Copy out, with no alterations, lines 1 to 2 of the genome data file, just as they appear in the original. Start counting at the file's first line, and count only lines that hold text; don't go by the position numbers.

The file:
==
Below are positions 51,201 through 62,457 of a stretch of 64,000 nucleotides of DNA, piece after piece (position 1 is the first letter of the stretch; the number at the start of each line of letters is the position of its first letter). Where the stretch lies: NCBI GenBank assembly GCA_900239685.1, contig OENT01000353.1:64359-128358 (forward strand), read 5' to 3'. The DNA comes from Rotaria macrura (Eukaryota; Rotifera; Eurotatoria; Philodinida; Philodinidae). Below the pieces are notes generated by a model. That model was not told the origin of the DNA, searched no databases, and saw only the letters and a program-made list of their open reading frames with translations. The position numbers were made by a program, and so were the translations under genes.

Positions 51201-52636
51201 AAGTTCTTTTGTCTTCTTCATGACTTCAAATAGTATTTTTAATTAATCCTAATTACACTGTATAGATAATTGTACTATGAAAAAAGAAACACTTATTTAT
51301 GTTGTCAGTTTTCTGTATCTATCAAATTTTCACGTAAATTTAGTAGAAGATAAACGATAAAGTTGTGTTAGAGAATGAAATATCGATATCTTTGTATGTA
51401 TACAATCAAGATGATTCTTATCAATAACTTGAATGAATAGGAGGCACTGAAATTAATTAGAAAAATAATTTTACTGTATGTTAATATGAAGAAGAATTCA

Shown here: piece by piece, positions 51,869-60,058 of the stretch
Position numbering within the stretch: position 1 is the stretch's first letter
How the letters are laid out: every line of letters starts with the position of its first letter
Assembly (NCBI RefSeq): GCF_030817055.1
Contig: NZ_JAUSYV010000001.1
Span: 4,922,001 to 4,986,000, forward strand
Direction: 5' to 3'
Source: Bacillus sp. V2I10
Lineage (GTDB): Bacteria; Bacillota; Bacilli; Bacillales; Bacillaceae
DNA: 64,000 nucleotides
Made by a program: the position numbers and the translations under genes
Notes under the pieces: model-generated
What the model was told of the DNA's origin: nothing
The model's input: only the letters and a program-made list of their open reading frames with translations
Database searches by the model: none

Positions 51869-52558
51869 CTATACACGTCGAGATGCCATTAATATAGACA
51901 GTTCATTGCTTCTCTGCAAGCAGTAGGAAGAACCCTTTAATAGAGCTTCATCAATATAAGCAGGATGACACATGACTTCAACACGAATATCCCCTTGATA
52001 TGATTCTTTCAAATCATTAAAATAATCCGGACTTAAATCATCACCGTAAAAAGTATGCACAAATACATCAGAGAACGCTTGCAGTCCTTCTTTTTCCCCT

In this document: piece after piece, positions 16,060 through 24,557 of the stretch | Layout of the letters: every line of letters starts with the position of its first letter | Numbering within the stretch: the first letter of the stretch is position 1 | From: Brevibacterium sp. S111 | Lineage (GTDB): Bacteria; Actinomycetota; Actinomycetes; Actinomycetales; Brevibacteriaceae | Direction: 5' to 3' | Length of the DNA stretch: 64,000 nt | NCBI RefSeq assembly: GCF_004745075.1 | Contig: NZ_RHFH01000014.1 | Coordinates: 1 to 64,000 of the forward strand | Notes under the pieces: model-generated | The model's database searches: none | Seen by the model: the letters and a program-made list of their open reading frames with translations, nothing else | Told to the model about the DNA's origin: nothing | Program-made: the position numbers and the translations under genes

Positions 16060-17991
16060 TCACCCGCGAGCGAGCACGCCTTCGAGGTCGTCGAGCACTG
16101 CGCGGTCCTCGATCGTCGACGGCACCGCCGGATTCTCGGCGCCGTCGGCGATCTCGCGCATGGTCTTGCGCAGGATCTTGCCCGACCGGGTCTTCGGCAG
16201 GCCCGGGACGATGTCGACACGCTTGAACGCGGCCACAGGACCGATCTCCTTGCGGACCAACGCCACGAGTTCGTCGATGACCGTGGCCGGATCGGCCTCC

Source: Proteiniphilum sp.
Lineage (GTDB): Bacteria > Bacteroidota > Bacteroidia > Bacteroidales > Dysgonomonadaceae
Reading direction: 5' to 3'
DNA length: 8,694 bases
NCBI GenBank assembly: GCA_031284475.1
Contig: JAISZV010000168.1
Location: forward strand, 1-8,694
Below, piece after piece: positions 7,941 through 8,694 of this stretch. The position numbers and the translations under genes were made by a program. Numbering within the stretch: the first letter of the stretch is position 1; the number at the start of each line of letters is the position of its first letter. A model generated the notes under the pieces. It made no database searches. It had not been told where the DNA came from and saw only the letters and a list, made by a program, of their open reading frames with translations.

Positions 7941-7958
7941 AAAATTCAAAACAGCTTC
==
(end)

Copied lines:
Below are positions 51,201 through 62,457 of a stretch of 64,000 nucleotides of DNA, piece after piece (position 1 is the first letter of the stretch; the number at the start of each line of letters is the position of its first letter). Where the stretch lies: NCBI GenBank assembly GCA_900239685.1, contig OENT01000353.1:64359-128358 (forward strand), read 5' to 3'. The DNA comes from Rotaria macrura (Eukaryota; Rotifera; Eurotatoria; Philodinida; Philodinidae). Below the pieces are notes generated by a model. That model was not told the origin of the DNA, searched no databases, and saw only the letters and a program-made list of their open reading frames with translations. The position numbers were made by a program, and so were the translations under genes.

Positions 51201-52636